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From German Torschlusspanik (gate-shut panic), The German meaning is more general.


  • (UK) IPA(key): /ˈtɔː.ʃlʊsˌpæn.ɪk/
  • (US) IPA(key): /ˈtɔɹ.ʃlʊsˌpæn.ɪk/
  • (file)


Torschlusspanik ‎(uncountable)

  1. The fear that time is running out to act, often regarding a life goal or opportunity.
    • 1988, Brendan Brown, Monetary Chaos in Europe[1], Croom Helm, page 251:
      But how effective could such actions be against Torschlusspanik — a flight to the exit by investors convinced that a moratorium and exchange restrictions would soon be imposed?
    • 1989, H. L. Wesseling, British and Dutch Imperialism: A Comparison', in Itinerario, 13(1)61-76:
      It is something very different from the Torschlusspanik or annexation fever of the colonial have not’s that was so typical for most of the other imperialists.
    • 1990, Brigitte H. Schutz, “The Future of German-German Relations”, in German Studies Review, volume 13:
      In a Torschlusspanik waves of GDR citizens sought to leave the country before the dreaded — and fully expected — crackdown by the SED leadership would occur.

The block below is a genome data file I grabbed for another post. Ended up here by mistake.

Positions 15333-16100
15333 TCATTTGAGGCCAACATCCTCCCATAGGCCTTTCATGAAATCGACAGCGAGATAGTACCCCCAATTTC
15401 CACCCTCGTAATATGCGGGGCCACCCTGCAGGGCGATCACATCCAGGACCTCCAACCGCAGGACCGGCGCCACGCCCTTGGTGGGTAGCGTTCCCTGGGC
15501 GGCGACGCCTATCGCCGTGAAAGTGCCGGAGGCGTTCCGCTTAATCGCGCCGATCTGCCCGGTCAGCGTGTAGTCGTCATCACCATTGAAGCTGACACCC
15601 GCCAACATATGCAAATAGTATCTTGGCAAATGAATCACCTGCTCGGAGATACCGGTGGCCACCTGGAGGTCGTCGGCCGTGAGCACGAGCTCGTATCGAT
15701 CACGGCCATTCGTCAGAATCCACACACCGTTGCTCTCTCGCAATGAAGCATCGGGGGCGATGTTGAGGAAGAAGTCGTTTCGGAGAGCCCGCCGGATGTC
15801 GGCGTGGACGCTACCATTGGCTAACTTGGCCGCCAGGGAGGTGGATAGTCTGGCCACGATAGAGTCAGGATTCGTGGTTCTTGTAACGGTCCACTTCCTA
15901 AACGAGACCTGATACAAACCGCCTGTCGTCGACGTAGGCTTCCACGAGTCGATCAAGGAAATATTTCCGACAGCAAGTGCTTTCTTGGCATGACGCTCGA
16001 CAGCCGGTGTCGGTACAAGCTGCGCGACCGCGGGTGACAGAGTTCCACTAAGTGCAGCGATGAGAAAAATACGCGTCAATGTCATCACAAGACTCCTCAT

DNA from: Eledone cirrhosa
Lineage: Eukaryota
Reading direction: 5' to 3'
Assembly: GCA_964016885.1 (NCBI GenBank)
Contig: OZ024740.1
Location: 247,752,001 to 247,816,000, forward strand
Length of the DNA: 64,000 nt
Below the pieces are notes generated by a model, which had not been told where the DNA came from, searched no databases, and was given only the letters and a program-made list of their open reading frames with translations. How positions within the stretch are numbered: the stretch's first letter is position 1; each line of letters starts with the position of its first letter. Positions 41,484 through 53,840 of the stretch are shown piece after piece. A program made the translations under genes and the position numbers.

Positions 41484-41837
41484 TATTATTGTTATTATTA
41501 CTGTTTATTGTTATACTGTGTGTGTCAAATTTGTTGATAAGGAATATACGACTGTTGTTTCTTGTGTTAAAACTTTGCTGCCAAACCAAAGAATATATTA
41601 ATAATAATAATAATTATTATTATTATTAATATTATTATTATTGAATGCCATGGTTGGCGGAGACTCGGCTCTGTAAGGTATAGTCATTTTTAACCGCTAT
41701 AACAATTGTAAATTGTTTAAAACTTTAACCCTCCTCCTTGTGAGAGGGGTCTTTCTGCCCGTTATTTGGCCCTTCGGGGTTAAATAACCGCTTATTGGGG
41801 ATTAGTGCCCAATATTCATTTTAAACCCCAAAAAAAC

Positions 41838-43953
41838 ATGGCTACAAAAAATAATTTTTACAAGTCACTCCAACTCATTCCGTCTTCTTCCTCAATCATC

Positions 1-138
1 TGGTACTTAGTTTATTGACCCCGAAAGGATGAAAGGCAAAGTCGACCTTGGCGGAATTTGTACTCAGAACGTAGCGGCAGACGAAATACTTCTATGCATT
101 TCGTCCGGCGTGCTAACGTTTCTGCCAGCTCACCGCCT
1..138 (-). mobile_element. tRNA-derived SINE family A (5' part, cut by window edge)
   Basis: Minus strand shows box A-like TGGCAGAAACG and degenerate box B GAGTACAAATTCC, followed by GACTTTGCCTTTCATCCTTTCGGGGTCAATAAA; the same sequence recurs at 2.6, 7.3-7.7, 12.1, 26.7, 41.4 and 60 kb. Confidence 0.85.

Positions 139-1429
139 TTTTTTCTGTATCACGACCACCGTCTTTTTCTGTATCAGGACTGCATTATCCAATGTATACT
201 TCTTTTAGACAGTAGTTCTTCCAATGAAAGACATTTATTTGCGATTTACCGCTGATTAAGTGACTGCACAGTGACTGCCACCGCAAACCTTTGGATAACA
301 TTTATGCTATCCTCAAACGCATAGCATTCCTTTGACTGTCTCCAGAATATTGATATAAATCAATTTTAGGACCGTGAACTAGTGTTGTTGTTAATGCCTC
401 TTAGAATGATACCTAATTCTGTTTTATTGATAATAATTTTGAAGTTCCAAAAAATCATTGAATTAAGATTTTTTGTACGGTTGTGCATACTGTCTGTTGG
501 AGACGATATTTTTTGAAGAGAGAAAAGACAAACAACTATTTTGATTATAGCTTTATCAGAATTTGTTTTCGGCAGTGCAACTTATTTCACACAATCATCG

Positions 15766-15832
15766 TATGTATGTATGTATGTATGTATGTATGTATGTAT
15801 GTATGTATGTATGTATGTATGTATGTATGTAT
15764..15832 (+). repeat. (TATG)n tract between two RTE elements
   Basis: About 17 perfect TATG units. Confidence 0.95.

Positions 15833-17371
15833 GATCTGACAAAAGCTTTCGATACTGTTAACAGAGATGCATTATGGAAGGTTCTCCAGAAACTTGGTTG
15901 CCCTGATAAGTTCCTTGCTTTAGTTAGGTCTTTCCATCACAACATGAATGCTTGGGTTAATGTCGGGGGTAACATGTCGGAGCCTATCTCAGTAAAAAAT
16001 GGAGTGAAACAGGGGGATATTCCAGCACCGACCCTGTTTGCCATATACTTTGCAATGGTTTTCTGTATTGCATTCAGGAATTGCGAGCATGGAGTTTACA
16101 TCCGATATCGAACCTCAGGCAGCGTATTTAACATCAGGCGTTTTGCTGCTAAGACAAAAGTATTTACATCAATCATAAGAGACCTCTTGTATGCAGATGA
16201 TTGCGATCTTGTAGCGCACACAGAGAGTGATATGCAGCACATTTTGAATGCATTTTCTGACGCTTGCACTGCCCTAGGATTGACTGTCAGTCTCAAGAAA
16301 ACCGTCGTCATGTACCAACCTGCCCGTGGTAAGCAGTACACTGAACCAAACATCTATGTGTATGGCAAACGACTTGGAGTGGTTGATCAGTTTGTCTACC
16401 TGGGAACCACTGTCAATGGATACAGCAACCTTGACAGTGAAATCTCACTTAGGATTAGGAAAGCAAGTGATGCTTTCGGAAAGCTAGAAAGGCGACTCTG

• 2004, Edward W. Plaisted, Terror in Berlin:
      It was Margit who made him aware of Torschlusspanik—the rush to escape East Germany before the authorities took action.



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Alternative forms[edit]


Literally, “gate-shut panic” — the feeling that medieval peasants had when the castle gates were closing for an upcoming onslaught by enemies.


  • IPA(key): /toːɐ̯ʃlʊsˈpaːnɪk/


Torschlusspanik f (singular only)

  1. Torschlusspanik
    • Torschlusspanik ist ein schlechter Ratgeber. — Torschlusspanik is a bad advisor.
    • Die Torschlusspanik der Midlife-Krise hat schon manchen gesetzten Herren in die Arme einer Jüngeren getrieben und damit viele Ehen zerstört. — Midlife-crisis-induced Torschlusspanik has driven quite a few middle-aged men into the arms of young women, wrecking countless marriages.

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